Blog Posts - Ms Julie Shaffer


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  • 06/28/2012 by Ms Julie Shaffer

    When I speak to groups of print and marketing service providers about why it’s important to engage through social media, someone invariably asks a question along these lines: “I’m so busy already, how will I manage to carve out the time to do this too?” There’s no denying that it does indeed take both time and effort to kick off and manage a real social media program. Saying that, it’s also entirely possible, with the right tools and an intelligent plan, to do so with minimal effort each day. This is the first in a series of stories about social media management tools that can help you maximize your outreach and impact while minimizing your effort to do so.

    Determining the tools you should use and how much time you’ll need to invest depends to a large extent upon what it is you hope to accomplish through social engagement. Do you want to use it to promote your brand in general? Do you simply want to stay in touch with others? Do you want to use it to prospect for new customers? Do you want to use social platforms as part of a specific marketing campaign? Do you want to be seen as a thought leader on a particular subject or industry? Are you interested in linking back to your ecommerce storefront or website? There are dozens of ways a business can use social media to interact with the huge potential audience they offer.  Some social media management tools were created to enhance specific social platforms while others offer a dashboard interface to help users management engagement on a number of platforms from a single user interface. A few, like Involver, do a bit of both.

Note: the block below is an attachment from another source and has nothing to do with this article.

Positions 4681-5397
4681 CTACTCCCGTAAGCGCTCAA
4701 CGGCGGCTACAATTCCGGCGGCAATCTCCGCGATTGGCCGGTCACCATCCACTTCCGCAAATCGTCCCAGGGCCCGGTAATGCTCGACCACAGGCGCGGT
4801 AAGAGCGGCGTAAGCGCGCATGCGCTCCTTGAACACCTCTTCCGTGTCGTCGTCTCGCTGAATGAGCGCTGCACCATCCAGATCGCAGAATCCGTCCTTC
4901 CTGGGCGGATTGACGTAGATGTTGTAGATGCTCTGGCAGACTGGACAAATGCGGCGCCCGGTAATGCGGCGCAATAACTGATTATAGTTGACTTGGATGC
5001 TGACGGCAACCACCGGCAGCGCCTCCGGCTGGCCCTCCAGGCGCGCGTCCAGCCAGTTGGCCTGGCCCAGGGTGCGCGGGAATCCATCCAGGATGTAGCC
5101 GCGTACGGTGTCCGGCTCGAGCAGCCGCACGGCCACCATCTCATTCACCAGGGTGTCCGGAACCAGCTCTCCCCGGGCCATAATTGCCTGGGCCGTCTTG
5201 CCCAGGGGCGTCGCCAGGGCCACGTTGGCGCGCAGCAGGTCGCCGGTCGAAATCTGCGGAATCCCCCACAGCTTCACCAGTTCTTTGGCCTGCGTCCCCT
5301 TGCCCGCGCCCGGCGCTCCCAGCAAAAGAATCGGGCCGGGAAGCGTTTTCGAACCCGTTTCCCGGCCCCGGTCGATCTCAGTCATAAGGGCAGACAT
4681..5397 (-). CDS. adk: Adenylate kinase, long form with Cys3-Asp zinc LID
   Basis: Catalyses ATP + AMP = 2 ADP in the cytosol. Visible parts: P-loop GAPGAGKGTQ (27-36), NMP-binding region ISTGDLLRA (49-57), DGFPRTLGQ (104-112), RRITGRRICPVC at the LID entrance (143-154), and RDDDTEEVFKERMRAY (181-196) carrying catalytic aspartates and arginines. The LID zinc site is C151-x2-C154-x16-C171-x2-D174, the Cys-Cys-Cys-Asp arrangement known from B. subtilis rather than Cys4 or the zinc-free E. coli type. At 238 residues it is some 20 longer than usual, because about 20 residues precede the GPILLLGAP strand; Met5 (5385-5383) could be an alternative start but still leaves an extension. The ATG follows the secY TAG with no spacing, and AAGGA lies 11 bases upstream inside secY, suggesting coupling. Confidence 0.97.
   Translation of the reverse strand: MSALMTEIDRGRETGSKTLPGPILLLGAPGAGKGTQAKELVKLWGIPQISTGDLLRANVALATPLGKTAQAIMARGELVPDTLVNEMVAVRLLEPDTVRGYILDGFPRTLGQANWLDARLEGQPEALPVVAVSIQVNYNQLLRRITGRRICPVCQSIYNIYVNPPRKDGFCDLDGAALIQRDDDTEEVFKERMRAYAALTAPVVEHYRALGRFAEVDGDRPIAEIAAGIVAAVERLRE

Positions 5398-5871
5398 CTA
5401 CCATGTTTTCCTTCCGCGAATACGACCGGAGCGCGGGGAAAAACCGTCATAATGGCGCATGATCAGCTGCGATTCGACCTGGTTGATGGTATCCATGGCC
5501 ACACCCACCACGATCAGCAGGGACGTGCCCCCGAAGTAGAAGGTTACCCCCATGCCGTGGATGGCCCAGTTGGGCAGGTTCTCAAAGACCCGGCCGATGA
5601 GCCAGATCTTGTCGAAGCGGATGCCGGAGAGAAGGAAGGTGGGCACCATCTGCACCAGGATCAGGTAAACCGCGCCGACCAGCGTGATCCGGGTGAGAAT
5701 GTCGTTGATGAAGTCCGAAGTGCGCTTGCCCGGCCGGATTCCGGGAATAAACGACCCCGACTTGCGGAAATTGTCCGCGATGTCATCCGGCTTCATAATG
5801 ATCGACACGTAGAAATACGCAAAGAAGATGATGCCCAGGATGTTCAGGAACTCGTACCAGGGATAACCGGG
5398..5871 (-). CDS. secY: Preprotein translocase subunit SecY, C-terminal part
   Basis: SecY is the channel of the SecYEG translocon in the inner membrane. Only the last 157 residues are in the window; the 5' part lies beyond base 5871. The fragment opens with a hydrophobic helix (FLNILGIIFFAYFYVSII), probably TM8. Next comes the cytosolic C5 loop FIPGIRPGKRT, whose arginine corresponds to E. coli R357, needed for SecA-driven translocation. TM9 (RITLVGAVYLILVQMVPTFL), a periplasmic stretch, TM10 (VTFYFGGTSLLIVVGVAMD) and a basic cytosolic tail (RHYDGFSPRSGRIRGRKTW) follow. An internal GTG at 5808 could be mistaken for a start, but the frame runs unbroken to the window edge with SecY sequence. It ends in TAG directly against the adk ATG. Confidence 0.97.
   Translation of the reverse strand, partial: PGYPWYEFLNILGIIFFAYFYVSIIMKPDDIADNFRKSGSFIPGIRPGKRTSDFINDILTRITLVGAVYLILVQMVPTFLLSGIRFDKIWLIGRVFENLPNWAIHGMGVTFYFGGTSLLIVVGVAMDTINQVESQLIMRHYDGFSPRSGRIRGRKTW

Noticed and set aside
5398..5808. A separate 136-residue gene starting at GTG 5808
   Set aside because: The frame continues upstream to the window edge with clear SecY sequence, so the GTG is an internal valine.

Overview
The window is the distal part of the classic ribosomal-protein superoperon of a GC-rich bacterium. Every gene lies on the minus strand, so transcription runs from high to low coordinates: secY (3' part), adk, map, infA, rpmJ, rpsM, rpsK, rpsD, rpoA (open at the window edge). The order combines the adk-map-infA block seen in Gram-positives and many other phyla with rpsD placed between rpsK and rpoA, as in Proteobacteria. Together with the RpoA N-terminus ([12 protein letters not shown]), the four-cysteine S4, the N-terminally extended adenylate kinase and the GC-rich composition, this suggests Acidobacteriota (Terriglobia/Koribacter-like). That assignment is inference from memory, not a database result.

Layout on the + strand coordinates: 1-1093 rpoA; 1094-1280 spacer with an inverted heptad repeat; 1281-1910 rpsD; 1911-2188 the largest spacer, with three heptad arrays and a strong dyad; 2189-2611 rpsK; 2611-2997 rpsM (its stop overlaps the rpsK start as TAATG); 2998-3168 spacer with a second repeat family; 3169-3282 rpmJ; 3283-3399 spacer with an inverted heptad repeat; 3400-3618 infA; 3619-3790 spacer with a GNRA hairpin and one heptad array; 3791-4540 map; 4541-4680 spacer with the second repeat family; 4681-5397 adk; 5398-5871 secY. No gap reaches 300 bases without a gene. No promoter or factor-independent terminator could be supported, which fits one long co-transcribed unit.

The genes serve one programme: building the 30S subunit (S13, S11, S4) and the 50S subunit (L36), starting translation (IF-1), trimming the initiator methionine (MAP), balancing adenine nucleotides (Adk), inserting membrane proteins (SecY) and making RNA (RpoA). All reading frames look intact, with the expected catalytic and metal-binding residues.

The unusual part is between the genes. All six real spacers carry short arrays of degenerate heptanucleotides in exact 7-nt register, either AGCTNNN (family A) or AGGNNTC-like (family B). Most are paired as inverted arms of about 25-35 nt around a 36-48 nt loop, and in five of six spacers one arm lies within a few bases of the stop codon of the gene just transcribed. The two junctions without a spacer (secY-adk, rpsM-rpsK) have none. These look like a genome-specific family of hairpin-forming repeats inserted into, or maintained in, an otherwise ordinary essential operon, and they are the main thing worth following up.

Involver is a social marketing platform and the company is recognized as a Facebook Marketing Developer, providing technology for Facebook’s own marketing team. In addition to Facebook, the company claims to enable over 100,000 global brands, including Best Buy, Sony/RCA Records, Target and The White House. I recently spoke with Involver’...

  • 03/29/2012 by Ms Julie Shaffer

    So you have a Linkedin account, a Facebook Page and a Twitter account. Maybe you check in to your gym or the place you have lunch on Foursquare, post videos on YouTube and try your best to figure out how to fit Google Plus into the mix. In short, you’re doing what people like me have been urging you to do — you’re engaged in social media conversation. Congratulations. Now, what do you know about your social standing? Do you have Kred? Do you have Klout?

    Just as a bank uses your credit score to measure your financial soundness, and Google Analytics measures your website’s reach, services Klout.com and Kred.com measure your social media influence. If you haven’t used either of these services, it’s worth the time to head over to each site and check it out. But be warned, once you sign up and see your scores odds are human nature will kick in and you will become obsessed with improving them.

    Klout measures, as the language-distorting name implies, your social “clout.” When you sign up, you authorized the service to connect to at least one of your social accounts (Twitter, Facebook and Google Plus) and linking to more will yield a more accurate measure of your influence across the entire social web. Klout can also connect to Linkedin, YouTube, Foursquare, Instagram, WordPress, Blogger, Tumblr, Last.fm and Flicker with half a dozen more on the way. Klout uses these connections to come up with your Klout Score, reported as a number on a scale of one to 100. The average score is in the 20s and as one’s score moves up the scale, it’s much more difficult to increase one’s Klout Score. Klout defines influenced as “the ability to drive action” and looks at interaction through social networks over a rolling 90-day period. Engagement is key, and Klout will rank a person with fewer connections but more engagement (via Retweets, Mentions, new Follows, Likes, Wall Posts) higher...